After originally passing a bill to provide relief to developers on impact fees, the Frederick County Council voided its passage due to an amendment that requires the bill come back for a public hearing.

Frederick County Council members voted early in the evening Tuesday to provide some relief to developers by updating how impact fees are enforced countywide, including for some small homes like in-law suites. But hours after a split vote on an amendment to allow increased sizes of in-law suites and tiny homes known as “accessory dwelling units,” Council President M.C. Keegan-Ayer said the amendment was “substantive” to the bill, which requires it to come back to the council for a public hearing at a later session. The vote to pass the bill became “null and void” and will need to be voted on again.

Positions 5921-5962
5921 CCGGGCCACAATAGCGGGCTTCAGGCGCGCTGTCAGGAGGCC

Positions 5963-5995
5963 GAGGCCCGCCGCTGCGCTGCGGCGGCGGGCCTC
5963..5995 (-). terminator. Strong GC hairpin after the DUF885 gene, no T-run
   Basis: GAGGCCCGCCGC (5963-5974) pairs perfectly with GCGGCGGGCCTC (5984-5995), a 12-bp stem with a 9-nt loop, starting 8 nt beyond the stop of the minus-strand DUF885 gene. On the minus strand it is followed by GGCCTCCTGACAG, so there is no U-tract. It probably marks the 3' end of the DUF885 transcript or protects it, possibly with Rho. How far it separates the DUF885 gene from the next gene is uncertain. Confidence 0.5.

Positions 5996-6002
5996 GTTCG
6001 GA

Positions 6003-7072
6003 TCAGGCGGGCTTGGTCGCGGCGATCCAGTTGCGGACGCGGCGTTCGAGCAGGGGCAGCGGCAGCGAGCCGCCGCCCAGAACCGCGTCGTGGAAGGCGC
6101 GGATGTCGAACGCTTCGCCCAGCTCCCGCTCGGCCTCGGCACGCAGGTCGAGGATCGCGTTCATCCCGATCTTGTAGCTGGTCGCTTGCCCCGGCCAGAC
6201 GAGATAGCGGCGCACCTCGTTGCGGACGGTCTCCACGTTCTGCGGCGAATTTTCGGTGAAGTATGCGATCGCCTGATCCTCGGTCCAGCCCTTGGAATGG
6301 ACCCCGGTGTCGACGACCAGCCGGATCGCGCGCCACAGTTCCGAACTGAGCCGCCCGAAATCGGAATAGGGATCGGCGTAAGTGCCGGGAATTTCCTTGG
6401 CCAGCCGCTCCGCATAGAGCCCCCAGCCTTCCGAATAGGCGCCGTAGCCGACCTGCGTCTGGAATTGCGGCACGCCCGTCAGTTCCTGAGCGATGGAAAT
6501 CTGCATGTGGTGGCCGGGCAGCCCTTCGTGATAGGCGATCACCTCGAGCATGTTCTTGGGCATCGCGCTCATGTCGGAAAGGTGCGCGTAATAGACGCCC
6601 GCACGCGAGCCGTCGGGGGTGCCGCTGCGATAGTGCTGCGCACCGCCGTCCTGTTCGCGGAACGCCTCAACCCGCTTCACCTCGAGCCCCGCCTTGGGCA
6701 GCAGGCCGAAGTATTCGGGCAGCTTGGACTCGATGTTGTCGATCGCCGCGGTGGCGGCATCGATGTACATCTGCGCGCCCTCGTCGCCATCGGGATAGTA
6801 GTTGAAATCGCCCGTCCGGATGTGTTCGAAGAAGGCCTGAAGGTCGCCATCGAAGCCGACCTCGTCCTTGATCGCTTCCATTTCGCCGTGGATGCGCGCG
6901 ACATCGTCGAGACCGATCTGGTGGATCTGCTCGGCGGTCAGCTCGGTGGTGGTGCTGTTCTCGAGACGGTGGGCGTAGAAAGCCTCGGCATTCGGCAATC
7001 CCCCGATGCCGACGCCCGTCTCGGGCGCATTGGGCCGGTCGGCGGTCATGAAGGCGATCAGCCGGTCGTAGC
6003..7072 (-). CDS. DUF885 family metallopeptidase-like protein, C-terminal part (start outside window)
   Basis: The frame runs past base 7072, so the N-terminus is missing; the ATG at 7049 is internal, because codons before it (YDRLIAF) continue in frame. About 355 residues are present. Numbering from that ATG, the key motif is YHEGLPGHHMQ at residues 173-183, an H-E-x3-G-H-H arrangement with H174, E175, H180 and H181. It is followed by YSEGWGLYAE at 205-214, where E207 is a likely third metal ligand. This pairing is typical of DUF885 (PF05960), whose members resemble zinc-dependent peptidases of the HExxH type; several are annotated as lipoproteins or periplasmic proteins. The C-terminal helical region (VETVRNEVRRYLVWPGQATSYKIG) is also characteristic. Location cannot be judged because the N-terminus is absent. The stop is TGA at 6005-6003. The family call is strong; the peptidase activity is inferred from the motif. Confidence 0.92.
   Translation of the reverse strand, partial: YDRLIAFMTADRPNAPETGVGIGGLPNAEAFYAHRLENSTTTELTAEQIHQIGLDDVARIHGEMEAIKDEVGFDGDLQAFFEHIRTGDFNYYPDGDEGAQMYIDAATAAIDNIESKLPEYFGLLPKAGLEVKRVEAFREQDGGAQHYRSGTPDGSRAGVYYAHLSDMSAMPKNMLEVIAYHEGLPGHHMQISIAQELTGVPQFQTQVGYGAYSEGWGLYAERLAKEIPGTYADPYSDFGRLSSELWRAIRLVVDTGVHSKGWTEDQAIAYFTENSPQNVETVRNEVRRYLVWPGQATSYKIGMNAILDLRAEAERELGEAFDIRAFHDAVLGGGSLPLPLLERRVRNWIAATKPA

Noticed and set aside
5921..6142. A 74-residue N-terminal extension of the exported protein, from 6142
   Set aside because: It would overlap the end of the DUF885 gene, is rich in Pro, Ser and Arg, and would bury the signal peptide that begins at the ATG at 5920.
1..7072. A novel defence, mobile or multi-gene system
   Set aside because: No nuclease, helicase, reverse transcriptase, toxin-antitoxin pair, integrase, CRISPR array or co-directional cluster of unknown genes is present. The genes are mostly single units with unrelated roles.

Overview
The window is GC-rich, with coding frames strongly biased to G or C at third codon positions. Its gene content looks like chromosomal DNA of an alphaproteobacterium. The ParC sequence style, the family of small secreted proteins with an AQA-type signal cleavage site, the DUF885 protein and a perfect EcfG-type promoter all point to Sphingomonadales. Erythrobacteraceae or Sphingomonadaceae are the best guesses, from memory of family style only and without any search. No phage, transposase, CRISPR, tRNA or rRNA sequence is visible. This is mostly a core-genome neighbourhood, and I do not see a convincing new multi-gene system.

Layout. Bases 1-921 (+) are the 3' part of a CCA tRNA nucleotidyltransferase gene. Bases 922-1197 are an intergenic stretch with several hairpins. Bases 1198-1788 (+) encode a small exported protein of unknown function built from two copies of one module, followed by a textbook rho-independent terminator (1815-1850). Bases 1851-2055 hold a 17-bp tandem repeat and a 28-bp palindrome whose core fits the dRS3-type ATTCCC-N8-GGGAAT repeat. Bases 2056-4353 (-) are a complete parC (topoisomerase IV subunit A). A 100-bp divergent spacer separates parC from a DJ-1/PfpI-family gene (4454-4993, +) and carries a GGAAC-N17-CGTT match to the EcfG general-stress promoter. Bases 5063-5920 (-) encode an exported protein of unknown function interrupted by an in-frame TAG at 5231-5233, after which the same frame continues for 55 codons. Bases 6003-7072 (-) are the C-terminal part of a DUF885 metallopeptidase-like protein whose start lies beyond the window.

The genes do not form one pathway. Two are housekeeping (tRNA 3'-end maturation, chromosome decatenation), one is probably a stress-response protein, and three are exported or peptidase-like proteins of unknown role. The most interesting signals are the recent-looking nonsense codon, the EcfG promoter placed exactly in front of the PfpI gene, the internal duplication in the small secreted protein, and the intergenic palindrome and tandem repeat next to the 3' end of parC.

Councilman Jerry Donald (D) introduced the legislation on behalf of County Executive Jan Gardner (D), and said it was an update to a bill from him and Councilman Steve McKay (R) last year. That bill changed the impact fee levels based on the type of property.

Impact fees are fees paid by developers to fund the growth in libraries and schools that the development brings.

The new bill makes two changes: it gives developers a credit for the land component of the school impact fee, if they donate land for a school site. That credit is usually worth hundreds of dollars depending on the type of development, The Frederick News-Post previously reported.

The other major change the bill proposed prevents developers from essentially paying for the same impact fees twice, if the land was transferred from one developer to another after building permits expire.

Council members passed those changes in a 7-0 vote. Lengthier debate, however, centered around the amendment introduced by Phil Dacey (D).